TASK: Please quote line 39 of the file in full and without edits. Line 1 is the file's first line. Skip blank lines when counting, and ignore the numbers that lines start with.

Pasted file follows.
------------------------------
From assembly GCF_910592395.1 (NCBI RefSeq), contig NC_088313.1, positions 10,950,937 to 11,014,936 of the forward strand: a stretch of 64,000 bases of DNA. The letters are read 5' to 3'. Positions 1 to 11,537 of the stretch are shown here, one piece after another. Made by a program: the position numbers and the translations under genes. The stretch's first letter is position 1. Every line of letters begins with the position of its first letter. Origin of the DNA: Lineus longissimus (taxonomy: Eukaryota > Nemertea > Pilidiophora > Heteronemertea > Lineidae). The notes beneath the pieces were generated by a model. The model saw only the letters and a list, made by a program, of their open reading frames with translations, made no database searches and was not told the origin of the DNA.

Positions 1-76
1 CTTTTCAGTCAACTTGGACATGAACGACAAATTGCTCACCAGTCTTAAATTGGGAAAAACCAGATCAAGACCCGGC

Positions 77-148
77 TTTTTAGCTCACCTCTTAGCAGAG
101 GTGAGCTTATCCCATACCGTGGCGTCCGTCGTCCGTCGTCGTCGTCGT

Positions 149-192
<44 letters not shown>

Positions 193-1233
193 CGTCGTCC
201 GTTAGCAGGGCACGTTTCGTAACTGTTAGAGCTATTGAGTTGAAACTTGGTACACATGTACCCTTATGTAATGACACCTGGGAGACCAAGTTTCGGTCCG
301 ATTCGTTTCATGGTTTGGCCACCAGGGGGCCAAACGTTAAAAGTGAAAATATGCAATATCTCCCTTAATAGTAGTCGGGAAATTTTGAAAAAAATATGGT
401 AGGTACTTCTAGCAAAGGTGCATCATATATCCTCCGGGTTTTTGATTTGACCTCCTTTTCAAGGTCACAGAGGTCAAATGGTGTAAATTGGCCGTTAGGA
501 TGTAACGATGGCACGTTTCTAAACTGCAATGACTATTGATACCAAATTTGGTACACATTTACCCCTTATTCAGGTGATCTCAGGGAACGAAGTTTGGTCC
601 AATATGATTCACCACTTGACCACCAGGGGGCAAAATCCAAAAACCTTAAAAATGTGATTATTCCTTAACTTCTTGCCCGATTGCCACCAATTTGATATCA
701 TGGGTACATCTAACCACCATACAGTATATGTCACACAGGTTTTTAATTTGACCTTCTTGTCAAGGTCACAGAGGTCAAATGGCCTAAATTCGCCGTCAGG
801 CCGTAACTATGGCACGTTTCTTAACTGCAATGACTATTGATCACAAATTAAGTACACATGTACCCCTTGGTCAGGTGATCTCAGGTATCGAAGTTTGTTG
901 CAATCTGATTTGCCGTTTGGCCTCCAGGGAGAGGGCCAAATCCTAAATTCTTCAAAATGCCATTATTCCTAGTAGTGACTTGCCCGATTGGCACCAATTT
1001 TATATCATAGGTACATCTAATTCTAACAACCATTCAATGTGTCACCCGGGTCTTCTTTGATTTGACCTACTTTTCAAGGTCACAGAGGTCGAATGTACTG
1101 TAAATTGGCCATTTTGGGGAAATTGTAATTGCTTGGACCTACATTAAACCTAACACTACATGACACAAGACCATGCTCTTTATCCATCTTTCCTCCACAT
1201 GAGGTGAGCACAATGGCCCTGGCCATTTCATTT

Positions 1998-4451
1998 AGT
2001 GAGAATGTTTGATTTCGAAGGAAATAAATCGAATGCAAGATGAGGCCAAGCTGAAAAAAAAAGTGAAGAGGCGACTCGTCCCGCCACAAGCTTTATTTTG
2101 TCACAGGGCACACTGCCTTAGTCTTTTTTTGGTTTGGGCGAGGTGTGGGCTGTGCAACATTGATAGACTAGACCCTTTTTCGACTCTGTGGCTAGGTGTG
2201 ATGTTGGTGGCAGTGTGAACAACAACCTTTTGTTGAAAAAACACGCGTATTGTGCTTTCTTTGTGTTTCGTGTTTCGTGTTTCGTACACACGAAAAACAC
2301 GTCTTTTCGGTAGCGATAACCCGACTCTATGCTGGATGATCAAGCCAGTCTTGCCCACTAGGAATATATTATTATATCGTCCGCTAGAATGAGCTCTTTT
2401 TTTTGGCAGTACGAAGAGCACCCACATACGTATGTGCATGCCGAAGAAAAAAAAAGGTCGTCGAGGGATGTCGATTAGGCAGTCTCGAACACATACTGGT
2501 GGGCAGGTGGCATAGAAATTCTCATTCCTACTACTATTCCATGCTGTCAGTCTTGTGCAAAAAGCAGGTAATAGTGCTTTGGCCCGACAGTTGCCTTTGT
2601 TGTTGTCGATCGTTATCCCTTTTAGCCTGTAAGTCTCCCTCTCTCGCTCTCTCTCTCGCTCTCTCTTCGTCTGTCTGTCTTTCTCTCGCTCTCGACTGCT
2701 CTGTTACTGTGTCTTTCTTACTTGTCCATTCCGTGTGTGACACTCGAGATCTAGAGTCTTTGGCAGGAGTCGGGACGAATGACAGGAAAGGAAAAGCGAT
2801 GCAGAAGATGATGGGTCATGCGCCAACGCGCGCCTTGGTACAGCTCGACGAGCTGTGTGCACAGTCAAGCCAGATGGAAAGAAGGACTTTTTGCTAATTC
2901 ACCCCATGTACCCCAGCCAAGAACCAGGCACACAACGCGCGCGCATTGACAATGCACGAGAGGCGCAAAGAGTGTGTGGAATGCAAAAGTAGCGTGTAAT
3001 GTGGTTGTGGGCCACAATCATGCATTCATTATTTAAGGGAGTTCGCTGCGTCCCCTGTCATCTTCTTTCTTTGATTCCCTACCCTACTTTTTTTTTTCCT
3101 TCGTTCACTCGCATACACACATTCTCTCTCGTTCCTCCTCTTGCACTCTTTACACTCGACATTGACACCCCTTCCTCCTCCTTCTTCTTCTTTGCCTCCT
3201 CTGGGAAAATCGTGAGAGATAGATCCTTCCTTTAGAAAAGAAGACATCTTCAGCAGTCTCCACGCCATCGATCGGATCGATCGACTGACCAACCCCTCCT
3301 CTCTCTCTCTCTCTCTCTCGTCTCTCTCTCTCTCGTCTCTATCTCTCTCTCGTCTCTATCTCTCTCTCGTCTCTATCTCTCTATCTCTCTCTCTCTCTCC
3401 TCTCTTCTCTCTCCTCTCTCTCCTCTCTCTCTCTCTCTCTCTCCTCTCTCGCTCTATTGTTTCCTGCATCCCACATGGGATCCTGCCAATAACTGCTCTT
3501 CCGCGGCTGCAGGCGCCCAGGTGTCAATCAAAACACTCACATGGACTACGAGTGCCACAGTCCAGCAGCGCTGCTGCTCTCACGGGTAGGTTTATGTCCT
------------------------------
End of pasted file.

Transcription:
3501 CCGCGGCTGCAGGCGCCCAGGTGTCAATCAAAACACTCACATGGACTACGAGTGCCACAGTCCAGCAGCGCTGCTGCTCTCACGGGTAGGTTTATGTCCT